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Edward Reid parks his truck in the yard at his residence at 313 Robin Road S.W.
Daily photo by Gary Lloyd
Edward Reid parks his truck in the yard at his residence at 313 Robin Road S.W.

Homeowner: Don't tell me where to park

By Deangelo McDaniel
dmcdaniel@decaturdaily.com 340-2469

Edward Reid traces what he calls his "redneck" opinion about cars in yards to his parents' places of birth.

"My father is from Winston County and my mother was born in Lawrence County," he said. "I'm just an old country boy, and I don't want nobody telling me where to park my vehicle on my property."

Reid, who resides at 313 Robin Road S.W., is opposed to Decatur or any city telling homeowners they can't park on their lawns.

"I guess the next thing they will be trying to do is tell us where and when we can plant our garden," he said. "I'm probably going to plant mine tomorrow before they try to adopt an ordinance for that."

Reid, who has been following stories in The Daily about cars parked in yards, said the city is selectively enforcing nuisance ordinances already on the books.

"The last thing they need is another rule to selectively enforce," he said.

Mayor Don Kyle denies Reid's allegations that Decatur selectively enforces city codes.

"We don't have people riding down the streets looking for particular people," Kyle said. "We respond to every call and give people an opportunity to comply."

Kyle said he is not aware of the city considering any ordinance prohibiting parking on lawns.

"You have to be careful when you adopt something of this nature," he said. "For example, you don't want to stop people from parking in yards during temporary gatherings such as family reunions and weddings."

Montgomery has an ordinance prohibiting parking on front lawns but exempts special occasions. Madison and Homewood have similar ordinances. Tuscaloosa could join the ranks in June.

Reid has lived at the same address for 40 years. The city twice issued him citations for what he called litter and junk. He doesn't dispute that he violated city codes.

"I cleaned up and that was the end of that," he said.

But, when the city cited his son in 2005 for having an inoperable vehicle on his lawn, Reid purchased a camera.

He started going through the city taking pictures of other violators. When his son went to Municipal Court in January 2006, Reid said, he tried to submit the pictures as evidence to show that Decatur was selectively enforcing the law.

"They told me the pictures didn't have anything to do with my son's case," he said. "To make all of this so bad, my son's vehicle worked and had never been without a tag or insurance. In fact, he drove it to court."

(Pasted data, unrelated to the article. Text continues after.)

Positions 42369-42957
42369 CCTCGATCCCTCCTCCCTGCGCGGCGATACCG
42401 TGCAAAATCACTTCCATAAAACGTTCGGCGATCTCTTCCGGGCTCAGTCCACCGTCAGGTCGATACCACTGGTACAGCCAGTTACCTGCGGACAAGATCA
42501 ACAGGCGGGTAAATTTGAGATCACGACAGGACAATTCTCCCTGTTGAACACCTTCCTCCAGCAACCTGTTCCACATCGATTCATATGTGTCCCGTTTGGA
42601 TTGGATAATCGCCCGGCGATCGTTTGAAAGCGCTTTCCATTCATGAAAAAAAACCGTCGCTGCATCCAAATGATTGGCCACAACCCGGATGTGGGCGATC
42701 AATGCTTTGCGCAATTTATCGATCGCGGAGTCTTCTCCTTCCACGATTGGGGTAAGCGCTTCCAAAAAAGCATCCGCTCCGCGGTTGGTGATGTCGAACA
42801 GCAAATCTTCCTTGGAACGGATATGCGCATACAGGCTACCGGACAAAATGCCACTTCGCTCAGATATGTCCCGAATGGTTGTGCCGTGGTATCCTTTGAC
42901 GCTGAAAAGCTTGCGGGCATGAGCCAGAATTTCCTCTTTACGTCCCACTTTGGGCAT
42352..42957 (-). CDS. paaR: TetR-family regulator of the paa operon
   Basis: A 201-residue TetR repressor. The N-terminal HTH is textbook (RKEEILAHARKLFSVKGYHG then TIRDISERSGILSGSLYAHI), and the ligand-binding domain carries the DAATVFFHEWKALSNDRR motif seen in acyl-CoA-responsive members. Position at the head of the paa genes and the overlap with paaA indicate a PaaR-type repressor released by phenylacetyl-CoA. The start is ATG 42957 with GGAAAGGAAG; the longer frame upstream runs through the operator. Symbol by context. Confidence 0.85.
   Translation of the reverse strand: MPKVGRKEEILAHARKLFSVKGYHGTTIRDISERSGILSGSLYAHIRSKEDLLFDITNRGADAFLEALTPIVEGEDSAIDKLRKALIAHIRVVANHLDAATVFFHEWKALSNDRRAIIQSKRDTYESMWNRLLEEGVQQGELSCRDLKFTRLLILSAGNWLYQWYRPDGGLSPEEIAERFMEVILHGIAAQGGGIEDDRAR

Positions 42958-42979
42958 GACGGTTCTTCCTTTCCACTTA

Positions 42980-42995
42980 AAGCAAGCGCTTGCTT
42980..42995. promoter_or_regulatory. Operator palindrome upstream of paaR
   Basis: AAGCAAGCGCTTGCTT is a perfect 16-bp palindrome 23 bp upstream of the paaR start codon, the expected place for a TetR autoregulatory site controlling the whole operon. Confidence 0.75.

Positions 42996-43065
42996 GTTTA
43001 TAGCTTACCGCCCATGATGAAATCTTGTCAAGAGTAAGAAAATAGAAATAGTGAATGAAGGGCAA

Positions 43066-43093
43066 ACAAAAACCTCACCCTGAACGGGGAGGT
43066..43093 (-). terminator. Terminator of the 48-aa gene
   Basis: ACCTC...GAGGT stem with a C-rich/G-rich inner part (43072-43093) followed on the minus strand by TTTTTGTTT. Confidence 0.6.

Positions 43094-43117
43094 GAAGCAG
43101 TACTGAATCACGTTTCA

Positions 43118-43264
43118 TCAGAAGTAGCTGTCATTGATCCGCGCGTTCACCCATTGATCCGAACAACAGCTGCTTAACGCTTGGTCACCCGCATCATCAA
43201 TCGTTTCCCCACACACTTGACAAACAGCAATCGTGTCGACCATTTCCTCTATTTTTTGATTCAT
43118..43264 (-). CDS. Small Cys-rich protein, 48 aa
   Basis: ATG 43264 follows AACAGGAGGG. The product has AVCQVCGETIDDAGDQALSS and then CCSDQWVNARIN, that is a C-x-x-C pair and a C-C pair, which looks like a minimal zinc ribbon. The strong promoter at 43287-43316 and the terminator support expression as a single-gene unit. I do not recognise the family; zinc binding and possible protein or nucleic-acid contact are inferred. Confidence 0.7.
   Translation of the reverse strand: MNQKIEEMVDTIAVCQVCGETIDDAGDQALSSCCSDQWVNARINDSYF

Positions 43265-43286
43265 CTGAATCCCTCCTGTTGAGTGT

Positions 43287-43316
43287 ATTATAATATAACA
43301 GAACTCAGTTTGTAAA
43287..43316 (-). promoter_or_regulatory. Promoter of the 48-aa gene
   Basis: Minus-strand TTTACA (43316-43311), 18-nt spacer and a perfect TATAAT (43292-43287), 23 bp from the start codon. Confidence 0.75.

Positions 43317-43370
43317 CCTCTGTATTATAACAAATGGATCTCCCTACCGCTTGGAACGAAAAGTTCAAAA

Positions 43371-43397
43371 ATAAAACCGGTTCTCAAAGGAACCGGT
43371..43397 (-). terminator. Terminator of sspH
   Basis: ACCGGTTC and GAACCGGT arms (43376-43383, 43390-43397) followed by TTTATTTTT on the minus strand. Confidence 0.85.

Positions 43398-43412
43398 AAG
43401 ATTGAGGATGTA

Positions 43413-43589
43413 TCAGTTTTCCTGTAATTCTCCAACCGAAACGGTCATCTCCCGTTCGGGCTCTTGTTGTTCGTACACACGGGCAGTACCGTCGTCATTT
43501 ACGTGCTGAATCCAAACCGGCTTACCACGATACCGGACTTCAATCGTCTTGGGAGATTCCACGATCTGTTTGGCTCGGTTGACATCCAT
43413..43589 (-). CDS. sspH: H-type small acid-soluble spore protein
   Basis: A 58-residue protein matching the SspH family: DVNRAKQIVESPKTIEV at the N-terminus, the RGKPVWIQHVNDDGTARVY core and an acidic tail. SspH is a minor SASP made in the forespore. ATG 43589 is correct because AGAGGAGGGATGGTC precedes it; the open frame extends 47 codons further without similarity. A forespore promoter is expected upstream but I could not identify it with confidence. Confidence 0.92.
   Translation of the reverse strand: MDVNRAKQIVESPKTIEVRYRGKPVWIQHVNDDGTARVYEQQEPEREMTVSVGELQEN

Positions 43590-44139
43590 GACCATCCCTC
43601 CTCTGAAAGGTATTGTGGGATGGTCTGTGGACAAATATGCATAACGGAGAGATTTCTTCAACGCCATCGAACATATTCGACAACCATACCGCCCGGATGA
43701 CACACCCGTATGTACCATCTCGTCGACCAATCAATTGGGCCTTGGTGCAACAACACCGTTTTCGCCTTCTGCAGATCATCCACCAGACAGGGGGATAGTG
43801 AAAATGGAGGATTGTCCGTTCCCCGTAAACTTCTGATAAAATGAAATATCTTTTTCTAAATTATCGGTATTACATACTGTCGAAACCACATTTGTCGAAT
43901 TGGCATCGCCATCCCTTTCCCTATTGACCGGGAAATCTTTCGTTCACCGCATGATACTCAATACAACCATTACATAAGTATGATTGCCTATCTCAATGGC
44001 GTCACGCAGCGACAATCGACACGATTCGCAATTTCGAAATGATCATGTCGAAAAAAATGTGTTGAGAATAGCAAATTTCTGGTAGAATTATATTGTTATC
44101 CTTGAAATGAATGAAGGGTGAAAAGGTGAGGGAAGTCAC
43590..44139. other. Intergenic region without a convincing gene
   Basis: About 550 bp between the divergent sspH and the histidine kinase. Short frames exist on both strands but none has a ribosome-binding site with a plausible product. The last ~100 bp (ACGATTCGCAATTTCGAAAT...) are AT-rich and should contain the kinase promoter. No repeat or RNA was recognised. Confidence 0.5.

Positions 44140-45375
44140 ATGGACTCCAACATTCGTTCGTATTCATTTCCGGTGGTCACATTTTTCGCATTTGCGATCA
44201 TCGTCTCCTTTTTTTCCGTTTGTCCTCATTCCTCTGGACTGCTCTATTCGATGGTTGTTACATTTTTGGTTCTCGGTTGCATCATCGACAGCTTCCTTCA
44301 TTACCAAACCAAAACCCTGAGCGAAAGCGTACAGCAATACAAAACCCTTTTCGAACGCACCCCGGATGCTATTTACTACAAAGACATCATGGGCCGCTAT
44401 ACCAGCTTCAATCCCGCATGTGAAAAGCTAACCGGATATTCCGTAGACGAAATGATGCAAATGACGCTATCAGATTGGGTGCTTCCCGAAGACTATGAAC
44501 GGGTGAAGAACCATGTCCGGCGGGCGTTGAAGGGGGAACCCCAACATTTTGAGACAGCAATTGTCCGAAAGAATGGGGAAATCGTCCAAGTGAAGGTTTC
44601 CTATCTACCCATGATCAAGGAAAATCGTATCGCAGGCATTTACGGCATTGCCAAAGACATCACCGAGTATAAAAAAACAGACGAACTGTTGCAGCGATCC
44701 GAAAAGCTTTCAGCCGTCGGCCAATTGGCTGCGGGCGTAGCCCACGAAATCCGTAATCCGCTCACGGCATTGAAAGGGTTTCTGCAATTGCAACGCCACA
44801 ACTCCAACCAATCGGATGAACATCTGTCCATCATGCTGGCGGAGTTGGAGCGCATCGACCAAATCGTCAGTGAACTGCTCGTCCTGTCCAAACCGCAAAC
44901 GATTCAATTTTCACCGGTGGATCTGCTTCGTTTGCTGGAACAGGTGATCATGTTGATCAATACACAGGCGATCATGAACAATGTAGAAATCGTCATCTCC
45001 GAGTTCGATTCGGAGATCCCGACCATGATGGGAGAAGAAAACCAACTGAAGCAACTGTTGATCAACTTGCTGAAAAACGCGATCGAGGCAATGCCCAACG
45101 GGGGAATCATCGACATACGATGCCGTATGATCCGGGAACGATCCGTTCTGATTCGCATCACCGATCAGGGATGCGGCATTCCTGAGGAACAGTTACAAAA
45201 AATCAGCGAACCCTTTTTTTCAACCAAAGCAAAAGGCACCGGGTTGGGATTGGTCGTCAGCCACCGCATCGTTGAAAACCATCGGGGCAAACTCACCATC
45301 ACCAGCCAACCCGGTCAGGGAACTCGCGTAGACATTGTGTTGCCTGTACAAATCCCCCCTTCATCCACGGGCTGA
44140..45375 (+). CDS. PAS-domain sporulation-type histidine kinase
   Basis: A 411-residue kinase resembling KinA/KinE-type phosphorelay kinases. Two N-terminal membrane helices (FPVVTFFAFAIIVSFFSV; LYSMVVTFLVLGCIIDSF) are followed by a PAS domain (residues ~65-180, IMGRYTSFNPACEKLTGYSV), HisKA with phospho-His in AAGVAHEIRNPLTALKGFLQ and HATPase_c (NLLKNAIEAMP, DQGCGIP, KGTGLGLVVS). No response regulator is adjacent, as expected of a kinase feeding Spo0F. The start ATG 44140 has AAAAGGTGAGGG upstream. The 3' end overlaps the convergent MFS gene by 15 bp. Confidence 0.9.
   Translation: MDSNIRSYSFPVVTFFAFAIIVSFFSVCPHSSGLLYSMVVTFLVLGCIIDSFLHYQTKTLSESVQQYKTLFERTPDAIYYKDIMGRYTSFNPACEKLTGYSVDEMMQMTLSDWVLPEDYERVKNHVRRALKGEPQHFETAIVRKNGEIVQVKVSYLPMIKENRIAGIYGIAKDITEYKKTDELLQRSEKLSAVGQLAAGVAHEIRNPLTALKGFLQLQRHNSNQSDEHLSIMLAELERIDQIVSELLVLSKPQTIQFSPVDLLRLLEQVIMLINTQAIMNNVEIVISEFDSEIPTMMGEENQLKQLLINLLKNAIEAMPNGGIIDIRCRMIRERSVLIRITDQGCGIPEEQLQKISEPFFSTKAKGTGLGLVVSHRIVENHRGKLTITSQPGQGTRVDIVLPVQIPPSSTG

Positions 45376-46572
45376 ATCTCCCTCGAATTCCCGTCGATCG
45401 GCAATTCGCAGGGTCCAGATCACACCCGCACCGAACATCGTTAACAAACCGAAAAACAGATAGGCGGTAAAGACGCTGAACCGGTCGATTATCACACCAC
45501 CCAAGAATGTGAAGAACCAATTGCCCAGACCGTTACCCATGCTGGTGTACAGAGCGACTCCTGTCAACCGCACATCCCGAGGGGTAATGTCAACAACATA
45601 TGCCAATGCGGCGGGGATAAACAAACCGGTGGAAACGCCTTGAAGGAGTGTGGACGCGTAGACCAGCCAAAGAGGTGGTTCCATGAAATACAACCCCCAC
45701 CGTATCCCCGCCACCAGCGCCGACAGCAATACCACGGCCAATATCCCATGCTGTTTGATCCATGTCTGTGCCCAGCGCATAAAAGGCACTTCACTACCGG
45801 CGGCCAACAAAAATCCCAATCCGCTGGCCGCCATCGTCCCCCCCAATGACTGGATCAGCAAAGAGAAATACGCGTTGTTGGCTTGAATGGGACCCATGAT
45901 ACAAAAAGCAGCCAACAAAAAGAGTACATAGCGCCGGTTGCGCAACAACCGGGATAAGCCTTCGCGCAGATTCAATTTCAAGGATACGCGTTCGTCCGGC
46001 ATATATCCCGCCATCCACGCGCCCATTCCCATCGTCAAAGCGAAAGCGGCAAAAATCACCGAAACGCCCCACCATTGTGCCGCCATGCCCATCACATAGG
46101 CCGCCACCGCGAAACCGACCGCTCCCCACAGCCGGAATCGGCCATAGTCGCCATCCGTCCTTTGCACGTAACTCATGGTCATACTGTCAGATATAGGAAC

His son got a 10-day suspended jail sentence and was put on one-year probation.

Reid, 64, has been parking on his lawn for 40 years and has no plans to stop. He said there are three family members in the home with vehicles.

"We don't want to block each other in," he said. "If they try to tell me I can't park in my yard, I will go to court."

When asked about cars in yards destroying property values, Reid said: "Every situation is different. Do you think my car parked here is going to destroy property values? No. I have parked here for 40 years and no one has complained until now."

Just like many municipalities in the state, Decatur has no law that prohibits properly licensed vehicles from parking in front yards.

The argument for having such an ordinance is that it gives neighbors a legal recourse to protect property values.

Decatur does have an ordinance that prevents homeowners from having inoperable vehicles in their yards.

This is the ordinance Reid said city officials do not consistently enforce. He said he will continue to make pictures to prove his point.

Need an old vehicle removed?

Joel Denbo of Tennessee Valley Recycling said his company on Alabama 20 buys vehicles for scrap iron. Depending on the market, the vehicles, which have an average weight of 1,800 pounds, may sell for between $40 and $160. Denbo said there are companies that will fetch inoperable vehicles for people and haul them to TVR. If you need an old vehicle removed from your yard, call TVR at 353-6351.

- Deangelo McDaniel

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